Water quality is a combination of measured and perceived parameters in any water supply. The obvious concerns relate to short-term and long-term impacts to human health. The E.coli outbreak spread through the municipal water supply in Walkerton, Ontario in 2000, underscores the immediate risks associated with improper disinfection of a public water supply.
While disinfection can prevent most water-borne diseases, not all pathogens are effectively destroyed by conventional chlorine disinfection. An outbreak of cryptosporidium in Cranbrook and Kelowna, during the summer of 1996, demonstrates the difficulty of treating these pathogens with only chlorination. Giardia is another difficult to destroy pathogen, because it forms cysts that protect it from chlorine. Many municipalities have invested in expensive filtering technologies to address these types of pathogens.
Besides bacterial contamination, water supplies can also effect long term health if they contain unacceptable levels of certain compounds.
While a water supply may be safe to drink, it may be unpalatable because of aesthetic concerns such as taste, odour, colour or turbidity.
Oliver is fortunate to have a relatively good water supply. At this time, there are no known cases of water-borne diseases spread by our municipal water systems. However, this does not mean we can cease being vigilant about our water system. Despite our “clean” history, there are concerns about our water system that need monitoring and exploration of affordable options.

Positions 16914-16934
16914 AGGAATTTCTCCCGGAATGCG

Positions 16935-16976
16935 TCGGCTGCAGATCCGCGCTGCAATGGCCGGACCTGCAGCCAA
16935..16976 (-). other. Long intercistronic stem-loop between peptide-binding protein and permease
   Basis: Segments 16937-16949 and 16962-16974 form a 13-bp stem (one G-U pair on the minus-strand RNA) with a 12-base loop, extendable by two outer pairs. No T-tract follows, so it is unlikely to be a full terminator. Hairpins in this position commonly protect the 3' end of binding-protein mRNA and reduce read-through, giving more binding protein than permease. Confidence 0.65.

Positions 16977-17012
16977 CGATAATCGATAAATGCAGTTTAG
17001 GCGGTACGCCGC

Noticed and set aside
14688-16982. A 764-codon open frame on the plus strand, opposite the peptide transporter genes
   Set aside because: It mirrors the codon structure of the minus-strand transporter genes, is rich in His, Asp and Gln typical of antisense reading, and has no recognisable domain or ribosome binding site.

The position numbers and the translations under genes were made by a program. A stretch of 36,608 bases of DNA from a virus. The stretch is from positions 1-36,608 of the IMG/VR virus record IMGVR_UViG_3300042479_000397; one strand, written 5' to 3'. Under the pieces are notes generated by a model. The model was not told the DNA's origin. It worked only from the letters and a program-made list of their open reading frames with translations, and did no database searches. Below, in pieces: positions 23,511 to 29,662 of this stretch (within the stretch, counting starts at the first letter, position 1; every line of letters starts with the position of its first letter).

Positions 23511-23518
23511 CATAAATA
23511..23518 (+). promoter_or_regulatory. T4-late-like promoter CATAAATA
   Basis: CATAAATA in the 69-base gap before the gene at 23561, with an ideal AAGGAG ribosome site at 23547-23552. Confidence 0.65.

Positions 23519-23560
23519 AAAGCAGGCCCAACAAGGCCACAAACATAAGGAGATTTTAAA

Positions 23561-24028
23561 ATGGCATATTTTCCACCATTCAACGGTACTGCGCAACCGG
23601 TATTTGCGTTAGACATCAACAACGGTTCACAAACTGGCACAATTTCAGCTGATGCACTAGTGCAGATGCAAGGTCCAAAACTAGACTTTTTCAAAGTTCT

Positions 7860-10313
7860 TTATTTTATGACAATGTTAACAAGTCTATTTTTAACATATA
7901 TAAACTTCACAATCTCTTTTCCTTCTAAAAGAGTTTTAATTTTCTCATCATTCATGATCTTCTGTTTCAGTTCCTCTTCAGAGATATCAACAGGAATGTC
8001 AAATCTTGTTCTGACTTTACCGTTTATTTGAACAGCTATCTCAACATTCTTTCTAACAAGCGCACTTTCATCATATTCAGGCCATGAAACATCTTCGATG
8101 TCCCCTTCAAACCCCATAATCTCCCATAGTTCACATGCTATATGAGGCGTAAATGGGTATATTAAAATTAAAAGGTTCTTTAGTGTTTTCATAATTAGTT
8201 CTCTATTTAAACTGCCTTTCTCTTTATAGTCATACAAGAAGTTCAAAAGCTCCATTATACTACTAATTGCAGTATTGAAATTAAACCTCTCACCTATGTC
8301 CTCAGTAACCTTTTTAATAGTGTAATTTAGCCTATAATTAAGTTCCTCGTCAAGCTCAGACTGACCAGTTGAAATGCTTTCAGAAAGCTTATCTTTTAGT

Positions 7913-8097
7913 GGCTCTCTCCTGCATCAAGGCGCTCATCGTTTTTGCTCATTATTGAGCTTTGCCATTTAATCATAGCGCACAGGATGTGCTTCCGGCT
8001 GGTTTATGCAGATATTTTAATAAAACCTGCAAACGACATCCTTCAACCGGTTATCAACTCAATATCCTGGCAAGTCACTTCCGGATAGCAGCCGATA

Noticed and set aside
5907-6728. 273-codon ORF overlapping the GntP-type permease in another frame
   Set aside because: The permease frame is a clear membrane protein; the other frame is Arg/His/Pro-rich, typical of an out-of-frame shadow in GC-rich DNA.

Water Testing in Oliver
Each of the Town’s water systems is tested on a weekly basis all year round for bacterial contamination. Water samples are submitted to provincial Ministry of Health officials, who send it off for lab testing to detect two components: E-Coli and total coliforms. E-Coli (Escherichia Coli) is commonly found in the lower intestine area of warm blooded organisms. Coliform bacteria also exist, which may originate in decaying organic matter.
Coliform bacteria are not themselves pathogenic; that is, they do not cause disease. However, they are used as an indicator of potential disease because it is impossible to conduct specific tests for all diseases potentially transmitted through drinking water.
A presence of coliform bacteria in water indicates potential contamination. Fecal coliforms specifically indicate contamination from human or animal sources, and a potential for other, disease causing organisms to be present. An absence of coliform bacteria is taken to indicate successful disinfection and safe water to drink. (notwithstanding concerns about giardia or cryptosporidium – see water quality concerns, above)
Lab tests will indicate the presence or absence of coliform bacteria. If no coliforms are detected the water is declared “satisfactory”. If fecal coliform are detected, the water is declared “not satisfactory”. It is immediately retested and a boil water advisory may be issued. If lab tests indicate no fecal coliform but some total coliform, then the water is immediately retested. A second positive result may also lead to a boil water advisory.